There are days in this practice when I get so caught up in the holy act of singing, I hardly pay attention to any analysis. Then there are days in this practice when I get so caught up in the analysis, I lose any sense of the holy. A perfect day is when there is an equal balance – a holy moment and an analytical eye. When that happens, I tend to delve into the theological more than the musical or, frankly, the trivial.
Sadly, today is not a perfect day, as much as I want it to be.
Setting aside mood or events, what takes me out of this spiritual practice’s original purpose most is running into hymns that are troubling right from the start – sometimes it’s misappropriation, sometimes it’s odd or concerning lyrics, and sometimes, such as in this case, it’s because of its tune.
Here’s the thing: if this is intended to be a hymnal – a book of songs for a congregation to sing – then fails to complete its mission, as there are definitely songs (like this one) that are not meant to be sung by a congregation. If this is intended to be a collection of music that informs our living tradition, then it fails to inform the user of that purpose.
All of this to say, this is not a congregational hymn. It is an art song that sets some amazing lyrics to a texture. From a musical standpoint, it’s beautifully crafted – the melody matches the lyric, speeding up at the crashing of the sea, slowing at the calm and still. And the lyrics are more than “hey, look at pretty nature” – the final two verses make a fantastic connection between humans and the rest of nature – we can see our hearts, minds, and souls in the wonder of the sea. It’s an inspiring lyric and a well designed song to match it.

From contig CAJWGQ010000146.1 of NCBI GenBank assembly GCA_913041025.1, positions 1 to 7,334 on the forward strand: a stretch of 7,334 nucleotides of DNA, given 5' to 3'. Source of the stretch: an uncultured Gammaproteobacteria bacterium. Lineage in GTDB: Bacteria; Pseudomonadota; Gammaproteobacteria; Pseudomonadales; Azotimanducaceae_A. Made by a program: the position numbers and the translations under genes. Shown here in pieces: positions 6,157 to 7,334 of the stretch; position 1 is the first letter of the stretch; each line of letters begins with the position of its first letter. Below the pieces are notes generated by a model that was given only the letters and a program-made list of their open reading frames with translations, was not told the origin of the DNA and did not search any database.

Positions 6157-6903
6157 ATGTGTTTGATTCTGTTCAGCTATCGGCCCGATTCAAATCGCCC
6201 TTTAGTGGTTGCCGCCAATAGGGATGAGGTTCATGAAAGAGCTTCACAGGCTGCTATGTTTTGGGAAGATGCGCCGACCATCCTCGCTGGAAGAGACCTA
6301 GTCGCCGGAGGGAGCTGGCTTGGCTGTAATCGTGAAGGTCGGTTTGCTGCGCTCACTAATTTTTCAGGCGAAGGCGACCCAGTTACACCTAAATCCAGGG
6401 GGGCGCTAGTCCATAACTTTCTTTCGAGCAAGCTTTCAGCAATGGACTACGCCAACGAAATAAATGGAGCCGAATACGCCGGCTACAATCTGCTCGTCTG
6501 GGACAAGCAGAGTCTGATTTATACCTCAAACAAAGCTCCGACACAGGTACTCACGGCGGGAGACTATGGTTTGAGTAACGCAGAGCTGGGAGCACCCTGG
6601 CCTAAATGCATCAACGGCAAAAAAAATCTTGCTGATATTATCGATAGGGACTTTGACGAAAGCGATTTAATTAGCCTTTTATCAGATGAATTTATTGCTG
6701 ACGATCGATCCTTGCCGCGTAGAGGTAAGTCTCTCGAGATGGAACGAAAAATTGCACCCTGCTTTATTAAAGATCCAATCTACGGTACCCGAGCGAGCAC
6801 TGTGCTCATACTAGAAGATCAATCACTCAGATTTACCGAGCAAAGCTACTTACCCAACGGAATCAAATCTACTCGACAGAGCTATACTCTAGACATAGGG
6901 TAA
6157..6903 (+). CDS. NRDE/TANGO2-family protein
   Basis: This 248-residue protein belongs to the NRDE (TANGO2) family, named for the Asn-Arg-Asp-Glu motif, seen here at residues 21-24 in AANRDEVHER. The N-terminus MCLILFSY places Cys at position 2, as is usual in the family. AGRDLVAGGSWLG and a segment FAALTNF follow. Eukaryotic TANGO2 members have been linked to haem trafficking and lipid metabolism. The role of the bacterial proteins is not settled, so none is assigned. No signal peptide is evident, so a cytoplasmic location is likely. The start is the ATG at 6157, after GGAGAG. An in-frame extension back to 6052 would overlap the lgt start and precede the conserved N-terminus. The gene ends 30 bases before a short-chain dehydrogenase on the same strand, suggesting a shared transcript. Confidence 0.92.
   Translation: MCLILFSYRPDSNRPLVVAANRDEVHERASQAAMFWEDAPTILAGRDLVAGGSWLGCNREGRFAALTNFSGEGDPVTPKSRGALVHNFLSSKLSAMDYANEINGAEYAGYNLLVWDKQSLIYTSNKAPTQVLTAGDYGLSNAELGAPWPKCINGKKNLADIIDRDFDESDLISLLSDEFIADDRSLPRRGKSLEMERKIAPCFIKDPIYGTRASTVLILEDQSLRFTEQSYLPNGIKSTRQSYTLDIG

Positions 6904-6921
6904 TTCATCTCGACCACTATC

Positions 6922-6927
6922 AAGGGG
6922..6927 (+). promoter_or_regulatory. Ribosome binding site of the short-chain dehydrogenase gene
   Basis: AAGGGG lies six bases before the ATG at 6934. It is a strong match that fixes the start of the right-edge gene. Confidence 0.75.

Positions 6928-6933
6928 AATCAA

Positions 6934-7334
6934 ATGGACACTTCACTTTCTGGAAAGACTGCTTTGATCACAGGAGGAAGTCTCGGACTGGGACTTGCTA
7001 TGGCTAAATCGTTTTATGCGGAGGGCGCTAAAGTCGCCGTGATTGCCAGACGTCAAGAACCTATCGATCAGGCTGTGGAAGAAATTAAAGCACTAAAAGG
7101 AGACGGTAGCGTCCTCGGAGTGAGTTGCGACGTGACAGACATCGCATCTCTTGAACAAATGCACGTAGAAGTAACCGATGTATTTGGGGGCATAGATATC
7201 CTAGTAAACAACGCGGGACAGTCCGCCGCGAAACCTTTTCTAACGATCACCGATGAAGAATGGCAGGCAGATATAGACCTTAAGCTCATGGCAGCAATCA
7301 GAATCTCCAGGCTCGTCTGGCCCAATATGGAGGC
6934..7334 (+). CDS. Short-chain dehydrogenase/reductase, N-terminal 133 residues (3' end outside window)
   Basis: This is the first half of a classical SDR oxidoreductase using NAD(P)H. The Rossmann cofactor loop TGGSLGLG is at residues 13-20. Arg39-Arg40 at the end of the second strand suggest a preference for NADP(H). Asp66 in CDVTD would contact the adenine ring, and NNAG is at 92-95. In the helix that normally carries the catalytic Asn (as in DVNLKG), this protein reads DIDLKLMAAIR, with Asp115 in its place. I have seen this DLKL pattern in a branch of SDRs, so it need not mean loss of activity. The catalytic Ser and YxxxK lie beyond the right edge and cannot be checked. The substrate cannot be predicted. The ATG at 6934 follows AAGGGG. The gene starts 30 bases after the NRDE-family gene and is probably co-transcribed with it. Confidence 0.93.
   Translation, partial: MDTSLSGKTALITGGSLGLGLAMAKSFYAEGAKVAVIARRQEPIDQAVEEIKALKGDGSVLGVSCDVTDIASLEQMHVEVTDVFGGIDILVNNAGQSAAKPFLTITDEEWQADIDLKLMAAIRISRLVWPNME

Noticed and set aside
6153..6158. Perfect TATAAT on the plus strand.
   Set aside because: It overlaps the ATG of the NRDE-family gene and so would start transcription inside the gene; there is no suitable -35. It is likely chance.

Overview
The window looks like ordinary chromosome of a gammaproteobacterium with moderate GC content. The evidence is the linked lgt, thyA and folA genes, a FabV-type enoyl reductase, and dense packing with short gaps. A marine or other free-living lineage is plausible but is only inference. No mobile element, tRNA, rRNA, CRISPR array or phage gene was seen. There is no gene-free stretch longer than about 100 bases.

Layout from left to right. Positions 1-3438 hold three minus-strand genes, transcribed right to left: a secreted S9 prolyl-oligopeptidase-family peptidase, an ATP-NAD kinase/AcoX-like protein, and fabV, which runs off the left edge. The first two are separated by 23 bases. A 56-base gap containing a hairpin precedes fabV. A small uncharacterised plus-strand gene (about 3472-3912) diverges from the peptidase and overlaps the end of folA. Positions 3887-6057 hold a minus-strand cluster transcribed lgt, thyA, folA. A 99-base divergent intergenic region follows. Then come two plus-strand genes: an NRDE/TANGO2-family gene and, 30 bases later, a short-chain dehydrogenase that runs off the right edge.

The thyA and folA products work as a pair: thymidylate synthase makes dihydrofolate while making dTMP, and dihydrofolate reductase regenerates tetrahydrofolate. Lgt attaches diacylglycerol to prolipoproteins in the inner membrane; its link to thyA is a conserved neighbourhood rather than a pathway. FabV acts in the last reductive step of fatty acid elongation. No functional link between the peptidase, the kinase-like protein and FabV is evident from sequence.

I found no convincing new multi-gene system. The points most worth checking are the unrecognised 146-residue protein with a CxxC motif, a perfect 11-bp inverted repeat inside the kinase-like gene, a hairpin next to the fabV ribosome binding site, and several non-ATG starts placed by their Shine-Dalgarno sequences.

Wild waves of storm,
the wonder of the wind and crashing sea,
nature in power and might and majesty,
yet wonder more in deep tranquility,
sea, calm and still.
in flock intent upon far distant shore
great wonder hold; yet there is wonder more
when lonely eagle, watchful on the tor,
sits, calm and still.
All people one
in urgent haste, on some great enterprise,
hearts beating fast, great dreams to realize,
yet in the soul a dream of richer prize,
serene and still.
Then striving cease:
from troubled turmoil seek an inward goal;
tranquility shall make the spirit whole.
Be still, and know a Presence in the soul,
But let’s not fool ourselves: this would take a lot of work and an already extremely musical congregation to attempt this. The only example of this song I found was the Oakland UU Chancel Choir’s recording, and their performance reveals the complexity of the piece.
This is a piece that belongs in our Unitarian Universalist repertoire.
But it is not a hymn.